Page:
Theoretically Speaking S2 | E7: What Makes Soul, Soul ?

160 views

Bill Bois’ Music Theory For Non-Musicians

…if there was ever an art where breaking the rules is one of the rules, it’s music.

redditor u/COMPRIMENS

S2 | E7 – What Makes Soul, Soul?

There are many theories about what happens after we die.

None can be proved, of course, because no one’s ever died and then come back to explain the entire process of passing from this life to the next, if there is one.

The closest I know of is Dr. Timothy Leary apparently dying and then opening his eyes and saying, “It’s beautiful,” and dying again.

For good that time.

However, there’s a school of thought that we don’t simply just pass immediately into the afterlife.

We must first strip ourselves of whatever earthly baggage we have. You can’t take it with you:

not money…

nor insecurities…

nor delusions of grandeur.

You must let go of your ego, big or small.
What’s left is your soul. And that’s soul music.

Soul singers must set their egos aside and serve the song.

Only then will they get to the song’s soul, and reveal their own.

Bill Bois

The same is true of gospel music, of course, which is where soul comes from. In gospel, the singers are serving the lord through song. Soul is about serving the audience through song. 

Paradoxically, the more a performer can remove his ego from the song, the greater his performance is. The less artifice, the greater the artist.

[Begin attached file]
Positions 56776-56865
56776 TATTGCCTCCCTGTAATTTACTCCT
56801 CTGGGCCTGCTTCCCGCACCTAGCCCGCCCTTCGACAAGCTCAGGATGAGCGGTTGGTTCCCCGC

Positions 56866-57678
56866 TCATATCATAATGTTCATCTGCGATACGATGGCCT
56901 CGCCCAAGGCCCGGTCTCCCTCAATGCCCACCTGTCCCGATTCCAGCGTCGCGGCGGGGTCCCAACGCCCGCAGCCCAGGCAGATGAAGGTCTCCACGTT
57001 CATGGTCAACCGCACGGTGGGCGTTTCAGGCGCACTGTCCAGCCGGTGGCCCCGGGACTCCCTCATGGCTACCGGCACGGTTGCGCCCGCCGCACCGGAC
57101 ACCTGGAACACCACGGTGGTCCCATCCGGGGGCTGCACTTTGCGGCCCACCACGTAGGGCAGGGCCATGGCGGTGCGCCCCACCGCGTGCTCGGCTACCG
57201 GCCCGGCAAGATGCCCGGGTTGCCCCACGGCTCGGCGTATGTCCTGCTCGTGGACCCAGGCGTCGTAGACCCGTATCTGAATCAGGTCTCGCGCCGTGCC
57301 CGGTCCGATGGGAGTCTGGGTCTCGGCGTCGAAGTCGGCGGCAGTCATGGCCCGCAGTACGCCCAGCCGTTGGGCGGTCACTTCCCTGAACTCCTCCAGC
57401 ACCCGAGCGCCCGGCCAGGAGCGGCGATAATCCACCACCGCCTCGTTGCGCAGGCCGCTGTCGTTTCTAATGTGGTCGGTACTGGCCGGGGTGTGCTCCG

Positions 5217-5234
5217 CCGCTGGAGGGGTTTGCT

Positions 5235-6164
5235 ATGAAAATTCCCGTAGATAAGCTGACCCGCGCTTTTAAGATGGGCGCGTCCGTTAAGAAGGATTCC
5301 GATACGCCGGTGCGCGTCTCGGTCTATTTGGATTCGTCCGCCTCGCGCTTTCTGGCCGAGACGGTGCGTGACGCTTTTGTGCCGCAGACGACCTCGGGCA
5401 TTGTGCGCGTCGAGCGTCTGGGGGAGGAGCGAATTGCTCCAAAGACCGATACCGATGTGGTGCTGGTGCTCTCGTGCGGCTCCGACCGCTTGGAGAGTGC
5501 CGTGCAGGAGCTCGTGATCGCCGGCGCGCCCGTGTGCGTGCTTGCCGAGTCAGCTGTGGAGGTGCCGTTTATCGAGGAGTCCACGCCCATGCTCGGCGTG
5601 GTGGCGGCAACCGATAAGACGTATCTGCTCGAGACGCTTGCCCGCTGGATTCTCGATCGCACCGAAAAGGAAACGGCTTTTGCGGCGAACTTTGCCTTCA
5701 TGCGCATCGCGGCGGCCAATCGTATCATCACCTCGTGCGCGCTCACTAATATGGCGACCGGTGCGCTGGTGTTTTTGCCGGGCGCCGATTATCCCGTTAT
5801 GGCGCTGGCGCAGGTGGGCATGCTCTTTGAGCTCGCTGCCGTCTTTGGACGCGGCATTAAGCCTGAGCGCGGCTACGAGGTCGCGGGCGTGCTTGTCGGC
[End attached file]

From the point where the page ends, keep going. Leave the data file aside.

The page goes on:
To a point.
There was nothing organic about James Brown’s dance moves.

At the end of the previous article in this series, Ray Charles was putting secular lyrics over gospel music in 1954. He was at the forefront of soul, but his music fell into the category of R&B. Those of you who have been following this series may have been thinking this one was going to be “What Makes R&B R&B?”

That would make sense and I’ll cover it briefly here. What makes R&B, R&B? Well, c’mon. It’s right there in the name. 

Rhythm & Blues.

Sounds like it’s blues music meant for dancing, and yes, it is, but no, that’s not the entire story.

“Rhythm & Blues” is more of a marketing term. It’s a way of saying “black people’s music” without saying it out loud.

In mid-20th Century America, record stores in the southern states wouldn’t carry music by black artists. That’s odd, because there were a lot of black people in the south who were interested in buying those records. But hey, if you want to hurt your store’s sales figures with your own racism, have at it.

Most records by black artists were released on independent record labels. Major labels would shy away from these artists. The indies would have regional success in areas like New York, Detroit, and Chicago.